Windows Scripting: Working with services

Although there are PowerShell cmdlets to drive services, most of the examples seem to use WMI underneath. Having recently had the misfortune of changing every service’s log on details to my account, and having to set them back, I came across a few where the service’ log on settings were greyed out. Odd considering I had been able to change them in the first place, albeit via a script.

The above script will iterate through a list of servers in the $servers array and then iterate through the services looking for any service running under the given account(s) specified in the $accountLookup array. You will notice the account in both formats. Finally, in line 42,  it changes the log on as credentials. In my case, the username is the same for the search and the change and all I was doing was updating the password.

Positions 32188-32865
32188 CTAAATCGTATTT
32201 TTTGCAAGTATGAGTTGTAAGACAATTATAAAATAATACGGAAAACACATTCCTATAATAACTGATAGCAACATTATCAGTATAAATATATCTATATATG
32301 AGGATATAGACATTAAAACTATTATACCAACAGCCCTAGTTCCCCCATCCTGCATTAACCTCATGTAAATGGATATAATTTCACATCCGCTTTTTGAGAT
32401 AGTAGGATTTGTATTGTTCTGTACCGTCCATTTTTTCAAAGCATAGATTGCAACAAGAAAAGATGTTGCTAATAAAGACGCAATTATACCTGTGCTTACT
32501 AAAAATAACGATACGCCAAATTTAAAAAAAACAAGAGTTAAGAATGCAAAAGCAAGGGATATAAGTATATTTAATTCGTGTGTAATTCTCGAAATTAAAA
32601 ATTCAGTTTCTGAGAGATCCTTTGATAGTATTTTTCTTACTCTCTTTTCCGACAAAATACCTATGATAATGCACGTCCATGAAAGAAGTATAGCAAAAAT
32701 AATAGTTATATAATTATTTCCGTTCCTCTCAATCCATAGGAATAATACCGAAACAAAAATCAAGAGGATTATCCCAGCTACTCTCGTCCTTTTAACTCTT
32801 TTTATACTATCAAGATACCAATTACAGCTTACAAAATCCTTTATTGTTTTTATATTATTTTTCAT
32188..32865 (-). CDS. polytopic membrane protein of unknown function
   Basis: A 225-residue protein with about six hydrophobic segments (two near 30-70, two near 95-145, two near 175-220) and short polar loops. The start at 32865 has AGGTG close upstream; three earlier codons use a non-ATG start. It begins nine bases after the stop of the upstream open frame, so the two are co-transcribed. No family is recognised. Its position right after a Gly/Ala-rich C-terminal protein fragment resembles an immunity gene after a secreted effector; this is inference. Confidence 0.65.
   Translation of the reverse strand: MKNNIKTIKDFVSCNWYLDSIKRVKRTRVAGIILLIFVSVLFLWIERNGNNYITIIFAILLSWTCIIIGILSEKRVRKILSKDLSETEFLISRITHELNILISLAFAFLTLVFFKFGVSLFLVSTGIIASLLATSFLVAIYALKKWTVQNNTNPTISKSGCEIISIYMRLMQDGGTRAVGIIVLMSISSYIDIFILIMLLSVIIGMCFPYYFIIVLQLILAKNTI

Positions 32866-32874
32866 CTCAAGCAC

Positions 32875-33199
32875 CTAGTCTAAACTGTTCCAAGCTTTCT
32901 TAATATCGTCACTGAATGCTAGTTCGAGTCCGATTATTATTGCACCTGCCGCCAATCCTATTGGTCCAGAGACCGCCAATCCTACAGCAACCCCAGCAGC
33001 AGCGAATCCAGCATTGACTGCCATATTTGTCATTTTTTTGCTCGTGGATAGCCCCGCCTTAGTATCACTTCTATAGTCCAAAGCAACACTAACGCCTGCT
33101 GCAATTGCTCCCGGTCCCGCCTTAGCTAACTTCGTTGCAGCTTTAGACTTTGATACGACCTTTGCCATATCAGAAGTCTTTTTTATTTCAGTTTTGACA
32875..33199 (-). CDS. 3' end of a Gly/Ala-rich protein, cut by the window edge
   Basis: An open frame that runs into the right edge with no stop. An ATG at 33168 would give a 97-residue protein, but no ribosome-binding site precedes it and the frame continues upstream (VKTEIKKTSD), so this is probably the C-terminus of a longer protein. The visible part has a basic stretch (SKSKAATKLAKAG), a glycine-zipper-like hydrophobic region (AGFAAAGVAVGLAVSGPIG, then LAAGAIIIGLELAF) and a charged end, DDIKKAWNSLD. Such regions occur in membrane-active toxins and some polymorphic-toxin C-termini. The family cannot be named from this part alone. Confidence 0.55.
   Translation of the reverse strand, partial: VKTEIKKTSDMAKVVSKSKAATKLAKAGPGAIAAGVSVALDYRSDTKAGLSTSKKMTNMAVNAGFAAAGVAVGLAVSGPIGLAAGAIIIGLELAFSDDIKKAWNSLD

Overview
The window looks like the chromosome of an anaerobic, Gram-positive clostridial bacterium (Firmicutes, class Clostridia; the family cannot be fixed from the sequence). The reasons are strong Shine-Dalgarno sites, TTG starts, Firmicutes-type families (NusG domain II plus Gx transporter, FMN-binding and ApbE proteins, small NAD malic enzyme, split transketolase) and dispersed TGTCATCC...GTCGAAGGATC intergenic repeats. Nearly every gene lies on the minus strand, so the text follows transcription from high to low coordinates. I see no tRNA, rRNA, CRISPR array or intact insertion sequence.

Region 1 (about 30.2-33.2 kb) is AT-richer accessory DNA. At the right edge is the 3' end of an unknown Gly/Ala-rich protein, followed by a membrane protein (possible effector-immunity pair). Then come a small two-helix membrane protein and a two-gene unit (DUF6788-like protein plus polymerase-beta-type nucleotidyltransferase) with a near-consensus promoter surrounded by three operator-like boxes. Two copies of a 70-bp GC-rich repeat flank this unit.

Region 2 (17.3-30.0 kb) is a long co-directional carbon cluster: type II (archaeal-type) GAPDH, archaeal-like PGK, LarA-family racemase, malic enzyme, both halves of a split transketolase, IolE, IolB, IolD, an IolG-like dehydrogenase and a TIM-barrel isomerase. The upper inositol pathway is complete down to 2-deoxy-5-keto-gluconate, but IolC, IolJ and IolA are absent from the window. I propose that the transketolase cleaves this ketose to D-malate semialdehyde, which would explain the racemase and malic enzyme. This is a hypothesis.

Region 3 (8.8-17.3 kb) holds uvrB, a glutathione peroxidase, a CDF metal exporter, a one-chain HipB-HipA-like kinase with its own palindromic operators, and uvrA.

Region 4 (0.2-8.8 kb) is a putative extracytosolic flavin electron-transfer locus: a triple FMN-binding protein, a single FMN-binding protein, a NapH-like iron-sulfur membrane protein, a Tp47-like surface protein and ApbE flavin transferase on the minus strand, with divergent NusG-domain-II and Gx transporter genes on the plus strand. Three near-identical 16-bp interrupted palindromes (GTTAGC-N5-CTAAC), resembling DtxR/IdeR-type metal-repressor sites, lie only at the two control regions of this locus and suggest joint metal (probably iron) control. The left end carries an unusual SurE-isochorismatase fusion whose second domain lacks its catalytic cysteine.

If you are working with domain accounts, the 6th parameter has to be $false, (line 6) otherwise for local accounts it should be $null.

If you are setting a service to “Local Service” $newAcct should be set to “NT AUTHORITY\localservice and for “Local System” $newAcct should be set to “LocalSystem”. Any other local account needs to be preceded with .\. As in “.\LocalAccount”.

To change just one service locally on onemachine, you need to use lines 3 and 6 in a PowerShell command window. Obviously changing the variables accordingly

To change Plug and Play (typically greyed out) service:


A ReturnValue of 0 is a success. Return errors can be partially deciphered using:





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